October 22, 2013

SECA 2012: Zarouhie Abdalian on Occasional Music

For the first time in the history of SFMOMA’s biennial award program honoring Bay Area artists, the museum has commissioned the four recipients of the 2012 SECA Art Award to create work outside the traditional gallery context. Their site-responsive projects appear in a number of locations around the Bay Area; Zarouhie Abdalian‘s work can be heard daily in Frank Ogawa Plaza in Downtown Oakland.  A schedule is available here.

SFMOMA’s Interpretive Media team drove over to Oakland to visit Zarouhie Abdalian in her studio: a sunny workspace in a bright industrial building surrounded by vibrant pink bougainvilleas. A lot of the production and fabrication for her piece in Frank Ogawa Plaza happened offsite, but we were able to see one of the five brass bells now installed in Downtown Oakland during our visit.

What struck me about Zarouhie is the activist passion behind the subtle strength of her art practice. Much of her work consists of a nearly invisible touch, designed to slightly shift perception of the spaces where she intervenes. Her connection to Downtown Oakland began when she moved to the city in 2010. Her interest in the communal space around Frank Ogawa Plaza stems in large part from its recent history as a site of gathering and activism. I asked about the value of altering our experience of place in such a delicate way. “Well, it’s challenging,” she said. “You don’t accept a site as is. It’s something that’s active and living and changing. And that always seems good, to have some sort of resistance, or have an artwork act as just enough of a shift that you re-notice things that are already happening.” Zarouhie’s bells don’t change the space around the Plaza so much as highlight an existing dimension.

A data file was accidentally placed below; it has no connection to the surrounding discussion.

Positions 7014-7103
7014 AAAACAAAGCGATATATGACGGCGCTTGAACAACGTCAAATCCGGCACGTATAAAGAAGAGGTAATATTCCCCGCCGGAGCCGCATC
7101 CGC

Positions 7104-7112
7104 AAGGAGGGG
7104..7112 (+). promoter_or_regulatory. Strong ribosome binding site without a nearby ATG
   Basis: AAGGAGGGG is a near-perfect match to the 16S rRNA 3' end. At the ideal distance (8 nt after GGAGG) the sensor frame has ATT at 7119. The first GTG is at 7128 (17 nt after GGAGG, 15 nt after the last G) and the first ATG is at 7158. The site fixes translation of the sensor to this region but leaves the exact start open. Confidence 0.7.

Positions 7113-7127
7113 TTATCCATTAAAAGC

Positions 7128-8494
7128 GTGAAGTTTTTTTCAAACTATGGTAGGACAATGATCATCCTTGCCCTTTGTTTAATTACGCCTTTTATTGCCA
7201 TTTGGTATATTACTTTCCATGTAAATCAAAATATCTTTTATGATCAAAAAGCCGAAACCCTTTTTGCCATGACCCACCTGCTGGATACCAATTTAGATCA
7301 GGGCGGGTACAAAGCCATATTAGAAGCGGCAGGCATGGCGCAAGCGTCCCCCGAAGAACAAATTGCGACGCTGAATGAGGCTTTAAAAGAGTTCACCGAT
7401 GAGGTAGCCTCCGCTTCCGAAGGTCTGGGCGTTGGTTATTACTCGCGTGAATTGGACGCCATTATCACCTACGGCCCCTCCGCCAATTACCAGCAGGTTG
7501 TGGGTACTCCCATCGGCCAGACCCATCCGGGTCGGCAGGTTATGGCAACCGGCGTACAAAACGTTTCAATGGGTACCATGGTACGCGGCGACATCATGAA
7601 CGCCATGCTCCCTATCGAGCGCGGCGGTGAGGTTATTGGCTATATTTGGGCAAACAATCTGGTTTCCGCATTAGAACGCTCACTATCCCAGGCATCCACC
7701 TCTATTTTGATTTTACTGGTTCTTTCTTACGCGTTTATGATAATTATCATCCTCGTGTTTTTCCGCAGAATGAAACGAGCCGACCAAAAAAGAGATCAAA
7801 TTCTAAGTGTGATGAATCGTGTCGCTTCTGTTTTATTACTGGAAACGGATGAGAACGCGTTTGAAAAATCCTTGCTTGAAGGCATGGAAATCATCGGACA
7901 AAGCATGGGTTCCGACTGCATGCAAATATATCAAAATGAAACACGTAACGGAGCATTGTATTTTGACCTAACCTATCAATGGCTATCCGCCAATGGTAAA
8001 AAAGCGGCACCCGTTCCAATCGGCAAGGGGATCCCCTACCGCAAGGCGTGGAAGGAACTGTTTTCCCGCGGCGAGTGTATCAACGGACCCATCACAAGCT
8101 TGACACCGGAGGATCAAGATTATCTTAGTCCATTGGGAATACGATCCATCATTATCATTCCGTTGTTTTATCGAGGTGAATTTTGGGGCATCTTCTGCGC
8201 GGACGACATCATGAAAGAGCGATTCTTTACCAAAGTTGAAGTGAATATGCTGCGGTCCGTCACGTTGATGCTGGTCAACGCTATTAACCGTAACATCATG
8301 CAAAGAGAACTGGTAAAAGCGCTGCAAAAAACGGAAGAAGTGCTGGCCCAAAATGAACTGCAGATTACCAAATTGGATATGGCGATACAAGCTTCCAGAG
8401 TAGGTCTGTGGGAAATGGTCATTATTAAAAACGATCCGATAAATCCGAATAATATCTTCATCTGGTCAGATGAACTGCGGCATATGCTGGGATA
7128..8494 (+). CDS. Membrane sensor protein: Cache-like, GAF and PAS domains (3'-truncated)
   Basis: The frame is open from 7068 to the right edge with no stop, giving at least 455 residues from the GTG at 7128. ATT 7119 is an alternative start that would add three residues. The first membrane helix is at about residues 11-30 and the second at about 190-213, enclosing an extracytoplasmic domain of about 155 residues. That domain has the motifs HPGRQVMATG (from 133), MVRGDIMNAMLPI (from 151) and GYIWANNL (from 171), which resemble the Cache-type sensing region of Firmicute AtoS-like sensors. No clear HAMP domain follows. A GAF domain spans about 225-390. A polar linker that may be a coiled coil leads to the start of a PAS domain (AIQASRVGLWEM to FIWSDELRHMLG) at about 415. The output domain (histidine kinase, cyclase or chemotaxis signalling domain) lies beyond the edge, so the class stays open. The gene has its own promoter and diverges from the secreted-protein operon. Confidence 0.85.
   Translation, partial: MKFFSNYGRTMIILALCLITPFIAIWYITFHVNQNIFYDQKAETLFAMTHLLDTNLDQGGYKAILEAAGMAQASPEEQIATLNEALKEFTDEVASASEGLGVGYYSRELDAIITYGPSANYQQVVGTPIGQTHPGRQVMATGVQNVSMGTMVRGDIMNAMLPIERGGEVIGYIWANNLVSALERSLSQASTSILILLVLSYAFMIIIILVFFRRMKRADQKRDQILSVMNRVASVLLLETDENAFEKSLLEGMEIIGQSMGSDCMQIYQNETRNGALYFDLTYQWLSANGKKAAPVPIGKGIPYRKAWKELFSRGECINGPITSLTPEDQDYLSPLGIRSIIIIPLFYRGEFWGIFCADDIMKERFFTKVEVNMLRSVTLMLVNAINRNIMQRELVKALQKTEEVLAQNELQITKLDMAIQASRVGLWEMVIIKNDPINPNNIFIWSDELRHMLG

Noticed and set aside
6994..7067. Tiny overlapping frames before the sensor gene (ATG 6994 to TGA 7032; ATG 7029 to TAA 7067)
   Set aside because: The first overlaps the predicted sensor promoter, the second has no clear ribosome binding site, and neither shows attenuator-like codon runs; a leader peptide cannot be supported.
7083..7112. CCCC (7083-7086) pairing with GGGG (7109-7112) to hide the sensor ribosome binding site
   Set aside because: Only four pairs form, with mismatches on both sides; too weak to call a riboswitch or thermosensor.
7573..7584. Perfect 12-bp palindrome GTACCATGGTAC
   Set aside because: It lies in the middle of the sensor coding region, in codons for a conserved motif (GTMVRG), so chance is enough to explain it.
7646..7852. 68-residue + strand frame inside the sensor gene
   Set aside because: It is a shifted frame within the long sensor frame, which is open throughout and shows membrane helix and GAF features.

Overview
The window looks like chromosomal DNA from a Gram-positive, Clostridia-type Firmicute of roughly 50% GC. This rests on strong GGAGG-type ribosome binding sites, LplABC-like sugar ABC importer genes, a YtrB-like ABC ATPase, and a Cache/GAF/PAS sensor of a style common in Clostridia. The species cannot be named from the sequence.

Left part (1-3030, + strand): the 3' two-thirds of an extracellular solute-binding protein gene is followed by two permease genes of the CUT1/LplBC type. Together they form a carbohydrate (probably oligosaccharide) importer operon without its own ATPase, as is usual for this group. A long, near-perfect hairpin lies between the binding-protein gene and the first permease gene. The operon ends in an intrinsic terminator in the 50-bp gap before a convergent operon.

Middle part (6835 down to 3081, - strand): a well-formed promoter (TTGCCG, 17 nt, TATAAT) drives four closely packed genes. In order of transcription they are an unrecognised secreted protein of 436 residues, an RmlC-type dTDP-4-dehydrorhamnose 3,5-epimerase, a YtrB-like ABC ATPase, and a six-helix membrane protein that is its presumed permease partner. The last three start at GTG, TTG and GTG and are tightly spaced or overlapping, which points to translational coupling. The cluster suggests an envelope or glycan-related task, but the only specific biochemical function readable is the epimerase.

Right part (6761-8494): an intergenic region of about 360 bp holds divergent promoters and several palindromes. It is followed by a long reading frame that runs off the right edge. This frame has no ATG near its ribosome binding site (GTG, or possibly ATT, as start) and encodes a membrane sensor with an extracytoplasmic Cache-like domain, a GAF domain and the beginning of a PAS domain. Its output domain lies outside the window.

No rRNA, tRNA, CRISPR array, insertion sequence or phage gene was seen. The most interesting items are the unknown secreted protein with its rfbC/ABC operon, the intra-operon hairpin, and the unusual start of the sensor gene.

Follow our SECA 2012 series here. See Zarouhie Abdalian and the other SECA artists November 13 – November 17 as they talk with Michelle Tea at SFJAZZ. Abdalian will also be hosting a reception with teens at the Oakland Schools for the Arts. Learn more at sfmoma.org/liveprojects

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